City Hall Scoop

South Pasadena News and Updates from City Manager Stephanie DeWolfe

Domestic violence is a serious violent crime that includes both physical and emotional abuse. It is frequently hidden from public view. Many victims suffer in silence because they are afraid to seek help or do not know where to turn. The traumatic effects of domestic violence also extend beyond the abused person, impacting family members and communities. While families are sheltered and confined in close quarters with one another, the added emotional and financial stress can often create tense and toxic atmospheres. Catalysts such as these could further lead to domestic abuse, making home an unsafe option. 

Nationally, domestic violence and mental health related calls have been on the rise since the start of the COVID-19 pandemic. South Pasadena remains significantly lower in these types of calls for service than surrounding agencies. We have not seen the increases others have with only two additional assaults reported. However, mental health related calls are up 37%.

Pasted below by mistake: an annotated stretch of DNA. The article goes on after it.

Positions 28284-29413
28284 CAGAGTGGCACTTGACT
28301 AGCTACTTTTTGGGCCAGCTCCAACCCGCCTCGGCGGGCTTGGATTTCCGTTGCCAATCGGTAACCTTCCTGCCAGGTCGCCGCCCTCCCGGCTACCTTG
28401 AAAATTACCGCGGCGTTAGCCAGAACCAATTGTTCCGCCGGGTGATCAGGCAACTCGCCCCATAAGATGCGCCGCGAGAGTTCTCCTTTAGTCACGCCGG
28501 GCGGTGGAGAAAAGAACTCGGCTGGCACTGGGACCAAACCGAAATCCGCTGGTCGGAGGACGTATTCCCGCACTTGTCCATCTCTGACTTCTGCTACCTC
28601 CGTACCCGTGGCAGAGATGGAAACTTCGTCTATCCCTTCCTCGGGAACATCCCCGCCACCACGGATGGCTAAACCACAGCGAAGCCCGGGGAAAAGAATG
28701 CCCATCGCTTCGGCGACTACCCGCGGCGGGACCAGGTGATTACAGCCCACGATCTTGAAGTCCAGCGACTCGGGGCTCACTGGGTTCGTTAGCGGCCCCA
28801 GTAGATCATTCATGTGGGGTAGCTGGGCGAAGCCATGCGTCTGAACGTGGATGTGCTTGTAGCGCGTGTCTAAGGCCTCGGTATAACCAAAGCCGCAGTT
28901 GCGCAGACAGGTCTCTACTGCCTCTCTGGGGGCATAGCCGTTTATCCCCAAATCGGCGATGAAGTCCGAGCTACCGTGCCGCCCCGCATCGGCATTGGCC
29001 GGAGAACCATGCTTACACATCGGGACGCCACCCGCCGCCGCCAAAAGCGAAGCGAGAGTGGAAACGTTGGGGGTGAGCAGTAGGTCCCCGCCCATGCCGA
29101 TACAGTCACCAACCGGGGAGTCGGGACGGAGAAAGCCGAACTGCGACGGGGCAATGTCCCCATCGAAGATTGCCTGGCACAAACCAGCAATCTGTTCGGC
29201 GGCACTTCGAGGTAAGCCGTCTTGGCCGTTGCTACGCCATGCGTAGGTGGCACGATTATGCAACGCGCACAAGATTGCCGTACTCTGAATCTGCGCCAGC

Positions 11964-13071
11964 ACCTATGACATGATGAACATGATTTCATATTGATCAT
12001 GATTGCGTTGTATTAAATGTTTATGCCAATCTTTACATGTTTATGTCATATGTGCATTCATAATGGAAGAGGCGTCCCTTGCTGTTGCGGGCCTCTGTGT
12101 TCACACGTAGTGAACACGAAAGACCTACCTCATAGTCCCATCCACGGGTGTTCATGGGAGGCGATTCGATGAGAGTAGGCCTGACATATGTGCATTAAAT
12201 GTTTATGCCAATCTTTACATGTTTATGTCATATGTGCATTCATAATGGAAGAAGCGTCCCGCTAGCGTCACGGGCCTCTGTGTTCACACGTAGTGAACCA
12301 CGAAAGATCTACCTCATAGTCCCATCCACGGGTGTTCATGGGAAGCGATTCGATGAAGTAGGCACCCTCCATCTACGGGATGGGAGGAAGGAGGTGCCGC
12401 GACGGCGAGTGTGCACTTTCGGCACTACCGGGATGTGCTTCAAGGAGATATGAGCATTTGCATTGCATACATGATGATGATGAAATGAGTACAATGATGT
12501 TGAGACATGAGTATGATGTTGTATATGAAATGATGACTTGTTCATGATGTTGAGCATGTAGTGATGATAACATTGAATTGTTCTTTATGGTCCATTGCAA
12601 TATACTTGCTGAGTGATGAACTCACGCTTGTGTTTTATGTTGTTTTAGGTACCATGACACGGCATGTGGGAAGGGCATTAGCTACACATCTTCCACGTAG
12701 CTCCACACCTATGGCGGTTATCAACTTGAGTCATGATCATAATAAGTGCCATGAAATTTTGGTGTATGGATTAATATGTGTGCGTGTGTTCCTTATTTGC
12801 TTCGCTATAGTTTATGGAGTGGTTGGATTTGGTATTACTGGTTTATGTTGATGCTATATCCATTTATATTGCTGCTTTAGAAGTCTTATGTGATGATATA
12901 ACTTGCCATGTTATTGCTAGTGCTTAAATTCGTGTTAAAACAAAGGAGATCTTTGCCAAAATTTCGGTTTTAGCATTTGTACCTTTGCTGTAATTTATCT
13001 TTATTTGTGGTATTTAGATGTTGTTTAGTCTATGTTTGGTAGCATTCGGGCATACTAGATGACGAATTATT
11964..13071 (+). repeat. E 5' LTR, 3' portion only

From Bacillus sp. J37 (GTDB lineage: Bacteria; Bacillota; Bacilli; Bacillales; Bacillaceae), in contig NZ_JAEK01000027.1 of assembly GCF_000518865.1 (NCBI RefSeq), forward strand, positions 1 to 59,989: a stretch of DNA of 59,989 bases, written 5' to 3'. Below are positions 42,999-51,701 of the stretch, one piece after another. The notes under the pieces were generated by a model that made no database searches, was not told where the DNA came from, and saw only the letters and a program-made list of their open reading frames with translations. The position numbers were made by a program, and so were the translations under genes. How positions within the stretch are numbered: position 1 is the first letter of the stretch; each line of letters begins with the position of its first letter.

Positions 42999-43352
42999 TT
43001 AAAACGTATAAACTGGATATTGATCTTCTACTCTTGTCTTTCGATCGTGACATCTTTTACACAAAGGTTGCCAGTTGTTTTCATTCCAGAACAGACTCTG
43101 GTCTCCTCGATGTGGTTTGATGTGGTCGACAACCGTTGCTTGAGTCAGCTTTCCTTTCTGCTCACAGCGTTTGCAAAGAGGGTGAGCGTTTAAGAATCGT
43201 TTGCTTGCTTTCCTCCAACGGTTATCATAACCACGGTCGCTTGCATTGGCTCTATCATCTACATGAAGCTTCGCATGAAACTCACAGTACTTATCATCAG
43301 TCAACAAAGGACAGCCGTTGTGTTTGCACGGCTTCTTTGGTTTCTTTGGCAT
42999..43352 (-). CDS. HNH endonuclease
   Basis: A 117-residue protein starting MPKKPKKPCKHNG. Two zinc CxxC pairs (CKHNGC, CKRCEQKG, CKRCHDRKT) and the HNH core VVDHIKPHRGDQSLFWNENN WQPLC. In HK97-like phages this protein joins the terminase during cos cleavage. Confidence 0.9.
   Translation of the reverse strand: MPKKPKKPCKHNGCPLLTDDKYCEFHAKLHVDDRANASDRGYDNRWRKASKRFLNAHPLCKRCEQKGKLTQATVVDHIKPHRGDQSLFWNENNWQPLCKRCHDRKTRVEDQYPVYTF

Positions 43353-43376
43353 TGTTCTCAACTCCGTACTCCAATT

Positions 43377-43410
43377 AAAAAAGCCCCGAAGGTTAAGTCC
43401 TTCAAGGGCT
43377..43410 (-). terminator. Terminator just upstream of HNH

The South Pasadena Police recognizes the stress many are facing during these uncertain times. We want to ensure the safety and well-being of all those in our community. The Police Department will be launching a public awareness campaign to stop the cycle of domestic violence.

 To increase awareness and prevention, the Police Department is implementing the following steps:

  1. The Police Department is working with the Chamber to post domestic violence flyers at all open essential business. The flyers encourage domestic violence reporting and provide resources.
  2. The Police Department website and social media accounts will display messages to raise awareness for both domestic violence and mental health.
  3. The Police Department’s E-Newsletter will contain information on both domestic violence and mental health reporting.
  4. Employees will observe Denim Day on April 29, 2020, as part of the Peace over Violence movement.
  5. Resources have been placed at the Police Department’s front counter and in patrol cars.

Calling 911 is the best way to reach out for help in an emergency situation, but if you can’t call or talk, you might be able to text. Whether you can’t make any noise because you don’t want to be discovered by an intruder, have a disability that prevents communicating with the operator or have poor cell reception and can’t get a voice call out, Text-to-911 is an important tool to keep in mind. It is simple to use, you just need to create a new text message in your phone’s messaging app, enter 911 as the recipient, type your message and press send. 

Joe Ortiz
Police Chief

4/22/2020

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